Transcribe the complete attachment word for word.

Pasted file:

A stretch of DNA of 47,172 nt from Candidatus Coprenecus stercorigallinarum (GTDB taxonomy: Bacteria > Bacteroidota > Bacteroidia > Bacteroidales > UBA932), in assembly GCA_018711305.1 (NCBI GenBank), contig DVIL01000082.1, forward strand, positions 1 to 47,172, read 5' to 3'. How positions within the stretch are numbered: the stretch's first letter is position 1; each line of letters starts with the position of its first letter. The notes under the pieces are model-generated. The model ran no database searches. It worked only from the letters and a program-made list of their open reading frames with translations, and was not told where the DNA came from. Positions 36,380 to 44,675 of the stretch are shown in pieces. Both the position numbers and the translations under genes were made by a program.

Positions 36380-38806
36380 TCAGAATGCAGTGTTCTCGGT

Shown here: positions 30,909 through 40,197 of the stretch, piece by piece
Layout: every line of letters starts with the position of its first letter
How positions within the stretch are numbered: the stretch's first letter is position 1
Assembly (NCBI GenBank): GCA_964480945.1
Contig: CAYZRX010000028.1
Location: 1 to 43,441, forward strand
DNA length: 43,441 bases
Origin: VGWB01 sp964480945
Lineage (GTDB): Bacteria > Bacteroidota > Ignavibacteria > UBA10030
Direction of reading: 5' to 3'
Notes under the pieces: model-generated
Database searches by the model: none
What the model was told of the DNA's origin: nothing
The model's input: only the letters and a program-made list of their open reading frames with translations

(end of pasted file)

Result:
A stretch of DNA of 47,172 nt from Candidatus Coprenecus stercorigallinarum (GTDB taxonomy: Bacteria > Bacteroidota > Bacteroidia > Bacteroidales > UBA932), in assembly GCA_018711305.1 (NCBI GenBank), contig DVIL01000082.1, forward strand, positions 1 to 47,172, read 5' to 3'. How positions within the stretch are numbered: the stretch's first letter is position 1; each line of letters starts with the position of its first letter. The notes under the pieces are model-generated. The model ran no database searches. It worked only from the letters and a program-made list of their open reading frames with translations, and was not told where the DNA came from. Positions 36,380 to 44,675 of the stretch are shown in pieces. Both the position numbers and the translations under genes were made by a program.

Positions 36380-38806
36380 TCAGAATGCAGTGTTCTCGGT

Shown here: positions 30,909 through 40,197 of the stretch, piece by piece
Layout: every line of letters starts with the position of its first letter
How positions within the stretch are numbered: the stretch's first letter is position 1
Assembly (NCBI GenBank): GCA_964480945.1
Contig: CAYZRX010000028.1
Location: 1 to 43,441, forward strand
DNA length: 43,441 bases
Origin: VGWB01 sp964480945
Lineage (GTDB): Bacteria > Bacteroidota > Ignavibacteria > UBA10030
Direction of reading: 5' to 3'
Notes under the pieces: model-generated
Database searches by the model: none
What the model was told of the DNA's origin: nothing
The model's input: only the letters and a program-made list of their open reading frames with translations